White House Ducks Drone Hearings, Draws Senators' Scorn
April 26, 2013
Ben Wolfgang / The Washington Times
The White House drew scorn from both sides of the aisle after it refused to send a witness to the first Senate hearing on drone warfare and targeted killings. By ducking the panel, the Obama administration only fueled questions about its drone program, its legal rationale for global strikes against terrorists and if, and under what circumstances, it believes American citizens could be put in the cross hairs.
WASHINGTON (April 23, 2013) -- The White House drew scorn from both sides of the aisle on Tuesday after it refused to send a witness to the first Senate hearing on drone warfare and targeted killings.
By ducking the panel, the Obama administration only fueled questions about its drone program, its legal rationale for global strikes against terrorists and if, and under what circumstances, it believes American citizens could be put in the cross hairs.
"Nobody outside a very small group inside the US executive branch knows how we are making these decisions," said Rosa Brooks, a law professor at Georgetown University and a member of the six-person panel at Wednesday's hearing of the Senate Judiciary subcommittee on the Constitution.
"Now we have the executive branch making a claim that it has the right to kill anyone, anywhere on Earth at any time, for secret reasons based on secret evidence in a secret process undertaken by unidentified officials," she added.
The administration has assured Congress and the public of one thing: that it does not believe it could use a drone or any other method to kill an American on US soil if that person does not pose an imminent threat.
It offered that opinion only after Sen. Rand Paul's now-famous 13-hour filibuster, during which the Kentucky Republican held up the confirmation of CIA Director John O. Brennan until he received answers about the drone program.
Tuesday's panel of witnesses discussed in great detail the constitutionality of targeted killings and whether the drone program is truly revolutionary, or whether it's simply the application of new technology to age-old wartime assassinations.
But many questions remain, including, for example, what lengths the administration would go to in order to apprehend an American citizen abroad before killing him, if the person is believed to be working with terrorists.
Most of those questions can only be answered by the White House, which has maintained a great deal of secrecy over its use of drones.
Senators expressed disappointment that, even after the hearing was postponed for one week to accommodate the administration, it refused to send someone.
The administration defended itself on Wednesday morning, promising to work with Congress and provide answers in the future.
"We have been in regular contact with the committee about how we can best provide them the information they require," said National Security Council spokeswoman Caitlin Hayden. "As the president has indicated, we will continue to engage Congress and to ensure that our counterterrorism efforts are not only consistent with our laws and system of checks and balances, but even more transparent to the American people and to the world."
The subcommittee would've preferred if that promised information had been given at Tuesday's hearing.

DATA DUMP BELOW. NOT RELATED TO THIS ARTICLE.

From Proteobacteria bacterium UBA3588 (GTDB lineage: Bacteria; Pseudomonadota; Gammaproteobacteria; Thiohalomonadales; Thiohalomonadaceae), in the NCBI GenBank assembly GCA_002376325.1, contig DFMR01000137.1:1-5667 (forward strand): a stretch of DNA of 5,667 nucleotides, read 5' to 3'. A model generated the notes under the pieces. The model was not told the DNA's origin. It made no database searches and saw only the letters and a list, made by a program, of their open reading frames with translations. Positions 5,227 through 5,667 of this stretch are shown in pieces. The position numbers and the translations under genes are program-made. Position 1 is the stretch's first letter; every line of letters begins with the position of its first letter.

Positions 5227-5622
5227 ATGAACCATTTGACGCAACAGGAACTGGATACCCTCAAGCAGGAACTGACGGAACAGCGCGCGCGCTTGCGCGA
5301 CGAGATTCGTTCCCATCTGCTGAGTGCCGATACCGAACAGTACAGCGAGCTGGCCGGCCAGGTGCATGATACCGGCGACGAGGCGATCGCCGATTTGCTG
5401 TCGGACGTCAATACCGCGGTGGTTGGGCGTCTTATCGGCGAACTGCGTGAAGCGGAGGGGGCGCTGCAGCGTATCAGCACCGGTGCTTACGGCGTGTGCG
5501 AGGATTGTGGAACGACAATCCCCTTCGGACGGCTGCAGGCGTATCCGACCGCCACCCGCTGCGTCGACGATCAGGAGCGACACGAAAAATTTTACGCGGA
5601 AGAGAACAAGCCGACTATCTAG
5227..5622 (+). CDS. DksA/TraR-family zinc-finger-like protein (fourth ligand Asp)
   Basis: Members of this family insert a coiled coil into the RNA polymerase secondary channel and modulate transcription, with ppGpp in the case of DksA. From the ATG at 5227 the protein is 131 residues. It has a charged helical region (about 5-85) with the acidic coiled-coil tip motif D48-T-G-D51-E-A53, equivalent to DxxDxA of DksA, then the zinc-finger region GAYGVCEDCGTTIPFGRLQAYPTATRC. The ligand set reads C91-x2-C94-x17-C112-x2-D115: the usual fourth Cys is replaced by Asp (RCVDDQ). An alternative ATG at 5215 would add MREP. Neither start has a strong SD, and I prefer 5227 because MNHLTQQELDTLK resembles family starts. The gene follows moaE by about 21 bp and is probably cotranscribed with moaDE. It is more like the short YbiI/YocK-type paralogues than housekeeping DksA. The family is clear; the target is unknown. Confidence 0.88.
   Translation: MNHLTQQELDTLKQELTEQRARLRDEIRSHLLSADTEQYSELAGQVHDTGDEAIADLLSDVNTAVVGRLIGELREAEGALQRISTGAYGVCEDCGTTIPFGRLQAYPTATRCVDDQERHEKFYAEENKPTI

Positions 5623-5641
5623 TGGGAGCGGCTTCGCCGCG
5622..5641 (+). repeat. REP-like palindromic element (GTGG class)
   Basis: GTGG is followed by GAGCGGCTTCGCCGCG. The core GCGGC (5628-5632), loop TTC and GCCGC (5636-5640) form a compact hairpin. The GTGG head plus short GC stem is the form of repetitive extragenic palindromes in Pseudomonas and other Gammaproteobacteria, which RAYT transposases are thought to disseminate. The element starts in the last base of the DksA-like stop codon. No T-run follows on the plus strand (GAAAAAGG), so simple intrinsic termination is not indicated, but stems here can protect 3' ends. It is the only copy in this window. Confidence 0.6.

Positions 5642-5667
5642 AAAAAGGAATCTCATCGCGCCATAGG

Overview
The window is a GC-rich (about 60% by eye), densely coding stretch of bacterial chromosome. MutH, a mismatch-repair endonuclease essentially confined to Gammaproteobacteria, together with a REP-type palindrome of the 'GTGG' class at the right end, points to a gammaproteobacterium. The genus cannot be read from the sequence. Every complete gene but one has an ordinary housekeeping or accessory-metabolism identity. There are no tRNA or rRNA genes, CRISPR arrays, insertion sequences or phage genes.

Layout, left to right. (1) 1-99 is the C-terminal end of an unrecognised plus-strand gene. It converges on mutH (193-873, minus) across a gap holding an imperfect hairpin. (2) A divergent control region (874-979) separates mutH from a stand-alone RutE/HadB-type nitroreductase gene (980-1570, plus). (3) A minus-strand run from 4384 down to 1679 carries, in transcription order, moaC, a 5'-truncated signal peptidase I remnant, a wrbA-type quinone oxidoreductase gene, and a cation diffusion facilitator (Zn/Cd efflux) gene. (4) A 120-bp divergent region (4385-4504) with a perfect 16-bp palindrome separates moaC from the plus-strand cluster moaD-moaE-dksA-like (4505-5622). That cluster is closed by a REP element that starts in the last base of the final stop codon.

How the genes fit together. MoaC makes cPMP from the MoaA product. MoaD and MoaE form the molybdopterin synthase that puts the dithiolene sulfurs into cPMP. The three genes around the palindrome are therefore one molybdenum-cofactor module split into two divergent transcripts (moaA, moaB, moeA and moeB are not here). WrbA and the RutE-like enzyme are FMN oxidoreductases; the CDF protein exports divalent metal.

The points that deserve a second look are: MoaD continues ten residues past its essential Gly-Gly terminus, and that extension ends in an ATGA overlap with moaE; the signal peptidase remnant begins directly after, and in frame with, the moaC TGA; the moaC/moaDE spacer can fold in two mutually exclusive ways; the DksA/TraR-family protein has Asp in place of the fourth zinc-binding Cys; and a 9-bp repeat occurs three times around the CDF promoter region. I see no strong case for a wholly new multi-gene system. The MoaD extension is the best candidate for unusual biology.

"I hope in future hearings we'll have an opportunity to work with the administration more closely," said Sen. Richard J. Durbin, Illinois Democrat and subcommittee chairman. His Republican counterpart, Sen. Ted Cruz of Texas, echoed those sentiments, as did Democratic Sen. Al Franken of Minnesota.
Mr. Franken also joked that, in a rare occurrence, he and Mr. Cruz shared a lot of the same questions and agreed on some points about when, where and against whom drone strikes may be appropriate.
That agreement underscores how the drone issue has transcended party politics. Following Mr. Paul's filibuster, he came under fire from fellow Republican Sens. Lindsey Graham and John McCain, who defended deference to the president when it comes to national security and use of the military, including drones.
Mr. Graham, a South Carolina Republican, reiterated his position at the hearing, singling out the notion that a special "assassination court" could be established to advise the White House whether a drone strike passes constitutional muster.
"My belief is there is nothing more basic to being the commander-in-chief than being able to order people into battle and being able to suppress the enemies of this nation," he said. "If you want to talk about transparency [of the drone program] then count me in ... but if you're contemplating conferring the power from the commander-in-chief to a bunch of unelected judges to make wartime decisions, count me out."
While everyone at Tuesday's hearing supported a certain level of executive authority over matters such as drone strikes, some made the case that the US risks its reputation when innocent civilians are killed in those attacks.
"I am concerned that we may have ceded some of our moral high ground," said retired US Marine Corps Gen. James Cartwright, who also testified Tuesday.
Ben Wolfgang is a national reporter for The Washington Times. Before coming to the Times, he spent four years as a political reporter in Pennsylvania. His focus is on education and science policy. Ben lives in southeast D.C. and has played guitar in several bands while still in Pennsylvania. He can be reached at firstname.lastname@example.org.
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